The Design of Thinking

August 18, 2016
To compete in a increasingly unstable business landscape, Canadian organizations of every type need to understand design as something more than a contracted creative skill and recognize it as a critical seat in the executive suite.*

Design Thinking is not a panacea for business. It is not the right tool when innovation is not the desired outcome. Design Thinking is all about innovating. If you know what you want; if you have determined your process, you’re not looking for innovation.

Over the past 25 years, I have shared my own growing understanding of Design Thinking with budding designers at the university level and, on occasion, even elementary school children. I use Design Thinking techniques and facilitation in my own professional life to help clients define, refine and solve their challenges in understanding their audiences and their own offerings within their audience context. It pushes them past their comfort level into uncharted markets and audiences they hadn’t imagined. Design Thinking is really the problem-definition process and, relatively recently, has been applied to many “non-design” problems. Design Thinking is hard to map or explain, but it is used in solving what have been coined “wicked” problems — those without a clear goal or a known process for achieving the as-yet-undefined goal — those with multiple stakeholders and seemingly intractable viewpoints. Wicked problems don’t have one right answer.

Design Thinking was born out of the way designers work, and some design firms offer services that share these methods with clients. Ion is one of those design firms. The process is inherently creative, but it is not about “making art.” As such, it can make a lot of traditional business professionals very uncomfortable. But it needn’t be intimidating. It’s a tool, and if you are working with the right people and have true buy-in in the C-Suite, it is an effective one. Design Thinking is not a panacea for business. It is not the right tool where innovation isn’t the desired outcome. The process is all about innovating. If you know what you want; if you have determined your process, you’re not looking for innovation.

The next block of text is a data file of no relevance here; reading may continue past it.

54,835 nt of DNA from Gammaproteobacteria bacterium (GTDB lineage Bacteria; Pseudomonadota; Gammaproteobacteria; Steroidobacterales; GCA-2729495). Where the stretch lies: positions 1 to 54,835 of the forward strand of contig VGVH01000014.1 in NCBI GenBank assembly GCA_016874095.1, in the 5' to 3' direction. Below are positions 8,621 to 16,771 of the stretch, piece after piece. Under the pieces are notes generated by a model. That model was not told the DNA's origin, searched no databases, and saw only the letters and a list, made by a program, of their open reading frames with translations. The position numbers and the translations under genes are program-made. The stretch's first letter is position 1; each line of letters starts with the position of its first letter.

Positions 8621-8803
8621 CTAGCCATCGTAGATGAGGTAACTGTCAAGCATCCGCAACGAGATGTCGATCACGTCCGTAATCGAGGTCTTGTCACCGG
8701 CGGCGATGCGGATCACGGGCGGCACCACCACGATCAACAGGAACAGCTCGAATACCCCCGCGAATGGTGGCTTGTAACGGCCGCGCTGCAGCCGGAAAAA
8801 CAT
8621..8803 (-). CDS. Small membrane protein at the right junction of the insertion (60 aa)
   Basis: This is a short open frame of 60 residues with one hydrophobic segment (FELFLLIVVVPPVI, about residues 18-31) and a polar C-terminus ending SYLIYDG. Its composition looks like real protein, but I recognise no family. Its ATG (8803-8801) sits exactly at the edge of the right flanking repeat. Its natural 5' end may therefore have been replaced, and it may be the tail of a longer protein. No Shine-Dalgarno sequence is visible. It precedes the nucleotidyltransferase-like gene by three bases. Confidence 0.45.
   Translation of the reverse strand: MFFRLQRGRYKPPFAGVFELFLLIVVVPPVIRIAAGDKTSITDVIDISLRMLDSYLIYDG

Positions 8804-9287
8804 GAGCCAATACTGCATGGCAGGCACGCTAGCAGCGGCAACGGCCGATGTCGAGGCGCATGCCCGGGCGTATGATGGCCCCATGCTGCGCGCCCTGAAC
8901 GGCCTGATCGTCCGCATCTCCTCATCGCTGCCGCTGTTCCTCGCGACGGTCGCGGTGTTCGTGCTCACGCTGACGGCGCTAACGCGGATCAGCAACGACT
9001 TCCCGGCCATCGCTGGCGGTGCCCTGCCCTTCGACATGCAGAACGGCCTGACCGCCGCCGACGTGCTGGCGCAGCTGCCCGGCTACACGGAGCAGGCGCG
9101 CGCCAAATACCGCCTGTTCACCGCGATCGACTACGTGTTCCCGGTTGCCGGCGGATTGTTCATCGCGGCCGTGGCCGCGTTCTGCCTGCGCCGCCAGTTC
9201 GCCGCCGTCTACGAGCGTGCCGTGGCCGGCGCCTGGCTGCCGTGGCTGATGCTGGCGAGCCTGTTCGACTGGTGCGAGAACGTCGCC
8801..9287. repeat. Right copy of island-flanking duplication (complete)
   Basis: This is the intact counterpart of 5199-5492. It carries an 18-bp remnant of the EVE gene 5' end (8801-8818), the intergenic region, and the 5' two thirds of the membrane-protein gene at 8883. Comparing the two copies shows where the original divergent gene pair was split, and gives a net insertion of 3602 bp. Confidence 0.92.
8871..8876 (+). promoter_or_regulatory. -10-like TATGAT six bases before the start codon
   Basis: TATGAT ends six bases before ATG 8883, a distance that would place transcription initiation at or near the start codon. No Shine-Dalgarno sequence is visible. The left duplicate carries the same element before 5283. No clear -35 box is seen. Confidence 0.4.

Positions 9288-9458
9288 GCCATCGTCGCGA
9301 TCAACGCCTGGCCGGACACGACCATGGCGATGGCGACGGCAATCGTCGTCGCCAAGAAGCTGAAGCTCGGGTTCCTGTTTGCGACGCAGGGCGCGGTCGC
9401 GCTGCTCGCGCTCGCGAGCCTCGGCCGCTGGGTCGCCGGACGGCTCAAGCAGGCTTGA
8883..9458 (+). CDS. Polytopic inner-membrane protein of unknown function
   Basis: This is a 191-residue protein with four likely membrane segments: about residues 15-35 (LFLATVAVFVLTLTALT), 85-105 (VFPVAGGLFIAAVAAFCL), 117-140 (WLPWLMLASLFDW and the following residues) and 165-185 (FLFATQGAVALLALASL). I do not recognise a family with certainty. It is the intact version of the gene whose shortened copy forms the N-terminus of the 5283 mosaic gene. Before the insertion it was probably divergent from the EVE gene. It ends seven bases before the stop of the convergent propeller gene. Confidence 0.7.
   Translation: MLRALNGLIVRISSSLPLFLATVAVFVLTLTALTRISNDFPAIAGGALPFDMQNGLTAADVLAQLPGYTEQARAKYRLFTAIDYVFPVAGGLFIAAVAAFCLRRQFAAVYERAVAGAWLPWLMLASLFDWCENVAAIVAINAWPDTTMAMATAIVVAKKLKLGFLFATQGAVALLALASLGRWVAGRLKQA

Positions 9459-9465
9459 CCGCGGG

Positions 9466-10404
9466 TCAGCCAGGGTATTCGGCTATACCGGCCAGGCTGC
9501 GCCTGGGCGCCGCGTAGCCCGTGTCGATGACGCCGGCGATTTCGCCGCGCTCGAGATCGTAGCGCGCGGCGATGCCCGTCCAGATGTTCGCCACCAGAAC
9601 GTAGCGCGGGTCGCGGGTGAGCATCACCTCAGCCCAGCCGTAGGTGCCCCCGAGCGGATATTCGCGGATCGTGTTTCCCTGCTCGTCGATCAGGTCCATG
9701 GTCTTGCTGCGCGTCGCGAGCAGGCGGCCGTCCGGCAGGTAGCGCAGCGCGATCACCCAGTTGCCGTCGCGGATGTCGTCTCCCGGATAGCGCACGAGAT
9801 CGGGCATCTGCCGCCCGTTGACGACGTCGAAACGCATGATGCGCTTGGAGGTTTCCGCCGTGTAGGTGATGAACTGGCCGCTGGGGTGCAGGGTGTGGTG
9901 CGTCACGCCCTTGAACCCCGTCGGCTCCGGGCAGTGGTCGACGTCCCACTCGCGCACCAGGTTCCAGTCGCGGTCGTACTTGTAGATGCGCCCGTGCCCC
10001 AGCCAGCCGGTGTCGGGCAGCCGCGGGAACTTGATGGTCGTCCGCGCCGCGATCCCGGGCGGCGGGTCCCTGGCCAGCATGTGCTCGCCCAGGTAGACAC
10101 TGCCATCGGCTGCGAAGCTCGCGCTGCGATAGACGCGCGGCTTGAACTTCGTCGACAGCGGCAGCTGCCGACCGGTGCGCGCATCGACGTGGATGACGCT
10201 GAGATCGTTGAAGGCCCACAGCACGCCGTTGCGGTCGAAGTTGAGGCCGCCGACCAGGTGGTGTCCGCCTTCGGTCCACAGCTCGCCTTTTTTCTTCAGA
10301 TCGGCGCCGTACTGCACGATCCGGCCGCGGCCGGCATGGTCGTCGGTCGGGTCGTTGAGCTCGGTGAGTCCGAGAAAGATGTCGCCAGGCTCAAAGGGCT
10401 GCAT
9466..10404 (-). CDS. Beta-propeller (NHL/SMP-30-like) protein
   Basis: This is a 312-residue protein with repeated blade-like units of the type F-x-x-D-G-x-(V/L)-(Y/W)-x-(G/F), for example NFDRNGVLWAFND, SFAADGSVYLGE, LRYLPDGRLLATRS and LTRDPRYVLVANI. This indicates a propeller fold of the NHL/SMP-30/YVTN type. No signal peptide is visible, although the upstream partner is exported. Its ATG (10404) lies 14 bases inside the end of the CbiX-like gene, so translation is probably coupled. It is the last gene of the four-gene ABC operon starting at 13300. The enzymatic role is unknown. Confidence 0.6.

“If I had an hour to solve a problem, I’d spend 55 minutes thinking about the problem and 5 minutes thinking about solutions.” — Albert Einstein

Bill Burnett, Executive Director of the Stanford Design Program ( speaking in a Stanford webinar, called for “radical collaboration” where disciplines step out of their silos and work together to solve wicked problems. It might seem simple, but in North American business, the older paradigm of top down management and specialist silos is still the norm. In the typical North American businesses model, the status quo will go after an innovative idea like white cells attack a virus. Bringing customer-facing research, finance, engineering and and other management experts together as equals in properly facilitated workshops can awaken innovation. Ion makes it work by bringing decision makers together with the people for whom they make the decisions. Often initially out of alignment, they create synergy that gives them insights to innovation.

In the typical North American businesses model, the status quo will go after an innovative idea like white cells attack a virus.

Design Thinking for Innovation is the standard approach at companies like Apple, AirBnB and IKEA. No amount of customer research will invent an iPhone or a service that turns everything else on its head. People can’t suggest what they cannot yet comprehend or imagine. But cultural ethnography — observing people in their daily lives — and knowing how to see the gaps, exposes opportunity. These companies don’t ask what new products should be developed, they put ethnographic study in front of a mixed bag of professionals who work together to imagine new ways of meeting need in a world that seems to change minute to minute. Canadian organizations have untapped opportunity in the innovation space that can increase competitiveness, create jobs and make the world a better place. The forest industry in particular comes to mind. The untapped potential here boggles the mind. We have dire need of innovation in food production, health care delivery, education and elder care, among others.